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United States : Lincoln Financial Survey Finds Retirees Underestimate The Impact Of Taxes On Retirement

June 7, 2014



Retirees significantly underestimated the impact taxes would have on them during retirement years, according to a recent Lincoln Financial Group Survey. The Survey, "2013 Expense Challenges of Age 62-75 Retirees," is based on interviews with 750 individuals, with an annual household income of $100,000 or more, and was developed to better understand how individuals plan and manage living expenses and taxes before and during retirement. The survey has a margin of error of +/- 3.5 percent.

The majority of retirees surveyed anticipated home and mortgage, healthcare and travel/leisure to be the most significant expenses during retirement, when they were asked what they expected their top expenses to be before they retired. However, these retirees found that their actual top expenses included taxes, rather than healthcare.

"Given the current environment, with taxes at a 30-year high, it is critical that advisors help their clients understand all factors including taxes when developing a plan to help clients protect their legacies," said Richard Aneser, Chief Marketing Officer, Lincoln Financial Group Distribution. "Advisors who offer this type of wealth protection expertise will demonstrate their value and unique understanding of their clients' needs."

On average, when reviewing all household expenses paid on an annual basis, retirees reported spending the most on federal income tax. Additionally, 36 percent of retirees said taxes were a larger expense than they had anticipated, while 23 percent didn't even consider planning for taxes as an expense prior to retirement.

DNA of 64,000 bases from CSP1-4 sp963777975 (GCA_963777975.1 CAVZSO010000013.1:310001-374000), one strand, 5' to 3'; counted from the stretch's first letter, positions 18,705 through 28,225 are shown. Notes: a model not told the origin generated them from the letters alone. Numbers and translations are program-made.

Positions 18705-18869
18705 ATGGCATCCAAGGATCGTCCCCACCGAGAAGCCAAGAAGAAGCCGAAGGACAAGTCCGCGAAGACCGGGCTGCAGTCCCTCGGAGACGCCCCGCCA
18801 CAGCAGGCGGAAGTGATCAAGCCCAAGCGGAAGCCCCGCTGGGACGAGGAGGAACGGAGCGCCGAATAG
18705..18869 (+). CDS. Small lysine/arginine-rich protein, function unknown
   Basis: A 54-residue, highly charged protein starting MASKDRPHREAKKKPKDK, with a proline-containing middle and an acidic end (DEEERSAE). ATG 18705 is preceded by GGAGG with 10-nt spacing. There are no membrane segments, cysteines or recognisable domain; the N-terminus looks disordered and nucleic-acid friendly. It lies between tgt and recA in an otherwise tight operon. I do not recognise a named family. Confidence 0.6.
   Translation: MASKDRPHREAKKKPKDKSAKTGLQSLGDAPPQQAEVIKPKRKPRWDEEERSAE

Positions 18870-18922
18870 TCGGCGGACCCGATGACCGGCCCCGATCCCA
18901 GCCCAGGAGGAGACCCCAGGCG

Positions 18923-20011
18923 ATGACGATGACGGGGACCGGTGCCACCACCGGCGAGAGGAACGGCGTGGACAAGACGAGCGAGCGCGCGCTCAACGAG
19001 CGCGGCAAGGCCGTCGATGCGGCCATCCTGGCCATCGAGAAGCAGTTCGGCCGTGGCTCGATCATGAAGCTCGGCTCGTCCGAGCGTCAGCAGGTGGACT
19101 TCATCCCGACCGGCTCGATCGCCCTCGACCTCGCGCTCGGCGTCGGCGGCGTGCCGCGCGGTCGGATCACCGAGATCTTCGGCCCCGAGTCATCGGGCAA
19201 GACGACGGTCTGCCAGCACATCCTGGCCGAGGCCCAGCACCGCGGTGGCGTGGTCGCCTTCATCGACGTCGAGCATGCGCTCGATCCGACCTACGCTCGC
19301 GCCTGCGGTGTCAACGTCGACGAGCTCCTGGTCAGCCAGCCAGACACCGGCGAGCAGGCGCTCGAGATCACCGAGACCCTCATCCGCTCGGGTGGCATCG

Underestimating the role of taxes was not based on a lack of knowledge among those responding to Lincoln's study, which was conducted late last year. When participants were asked if they were aware of recent tax law changes, 62 percent said they were, while only 16 percent were unaware of tax law changes. Encouragingly, 57 percent of survey participants said their advisor regularly discussed tax changes with them and shared the impact those changes could have on retirement. However, 43 percent said their advisor did not take that initiative.

"Retirement is more of a mindset than a specific age," said Christopher Price, Advanced Sales Attorney for Lincoln Financial Distributors. "Financial advisors need to have the retirement conversation with their clients early on during regularly scheduled portfolio reviews. Those reviews should include identifying tax-control options and strategies to help mitigate the impact of taxes on the client portfolio."


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Source: TendersInfo (India)


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